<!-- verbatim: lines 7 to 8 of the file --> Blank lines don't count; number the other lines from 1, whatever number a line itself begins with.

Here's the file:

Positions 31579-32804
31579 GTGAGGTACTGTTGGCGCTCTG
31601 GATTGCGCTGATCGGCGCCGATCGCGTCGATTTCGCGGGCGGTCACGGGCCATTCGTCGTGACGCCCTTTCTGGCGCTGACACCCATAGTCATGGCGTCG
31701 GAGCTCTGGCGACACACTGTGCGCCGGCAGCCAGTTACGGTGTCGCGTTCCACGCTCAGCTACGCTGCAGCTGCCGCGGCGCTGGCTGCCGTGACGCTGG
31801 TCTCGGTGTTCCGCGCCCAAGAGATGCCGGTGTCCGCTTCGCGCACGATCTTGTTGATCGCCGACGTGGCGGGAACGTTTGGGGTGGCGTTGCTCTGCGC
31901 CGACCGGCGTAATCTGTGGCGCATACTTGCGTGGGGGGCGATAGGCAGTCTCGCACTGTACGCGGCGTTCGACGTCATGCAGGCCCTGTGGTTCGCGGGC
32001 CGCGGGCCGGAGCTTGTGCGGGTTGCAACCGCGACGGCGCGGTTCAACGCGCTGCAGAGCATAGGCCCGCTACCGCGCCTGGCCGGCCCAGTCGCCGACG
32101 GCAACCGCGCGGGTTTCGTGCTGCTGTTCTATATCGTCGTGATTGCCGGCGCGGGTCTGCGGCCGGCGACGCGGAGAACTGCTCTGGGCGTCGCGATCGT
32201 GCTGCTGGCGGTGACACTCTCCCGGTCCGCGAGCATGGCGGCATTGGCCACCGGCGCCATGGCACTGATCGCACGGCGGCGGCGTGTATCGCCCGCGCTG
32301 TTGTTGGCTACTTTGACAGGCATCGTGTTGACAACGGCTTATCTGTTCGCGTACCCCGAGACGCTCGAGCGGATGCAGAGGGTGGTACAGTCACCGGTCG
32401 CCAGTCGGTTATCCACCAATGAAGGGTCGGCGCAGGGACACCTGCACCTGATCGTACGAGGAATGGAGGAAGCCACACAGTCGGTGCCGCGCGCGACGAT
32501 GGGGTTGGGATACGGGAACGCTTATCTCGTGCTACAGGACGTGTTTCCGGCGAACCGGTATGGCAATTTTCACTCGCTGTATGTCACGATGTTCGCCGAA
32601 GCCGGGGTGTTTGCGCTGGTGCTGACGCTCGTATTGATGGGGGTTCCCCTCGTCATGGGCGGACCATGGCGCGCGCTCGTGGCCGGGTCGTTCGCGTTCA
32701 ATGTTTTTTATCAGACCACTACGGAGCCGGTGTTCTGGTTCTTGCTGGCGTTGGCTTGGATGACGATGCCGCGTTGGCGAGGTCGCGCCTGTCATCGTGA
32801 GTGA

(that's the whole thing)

32001 CGCGGGCCGGAGCTTGTGCGGGTTGCAACCGCGACGGCGCGGTTCAACGCGCTGCAGAGCATAGGCCCGCTACCGCGCCTGGCCGGCCCAGTCGCCGACG
32101 GCAACCGCGCGGGTTTCGTGCTGCTGTTCTATATCGTCGTGATTGCCGGCGCGGGTCTGCGGCCGGCGACGCGGAGAACTGCTCTGGGCGTCGCGATCGT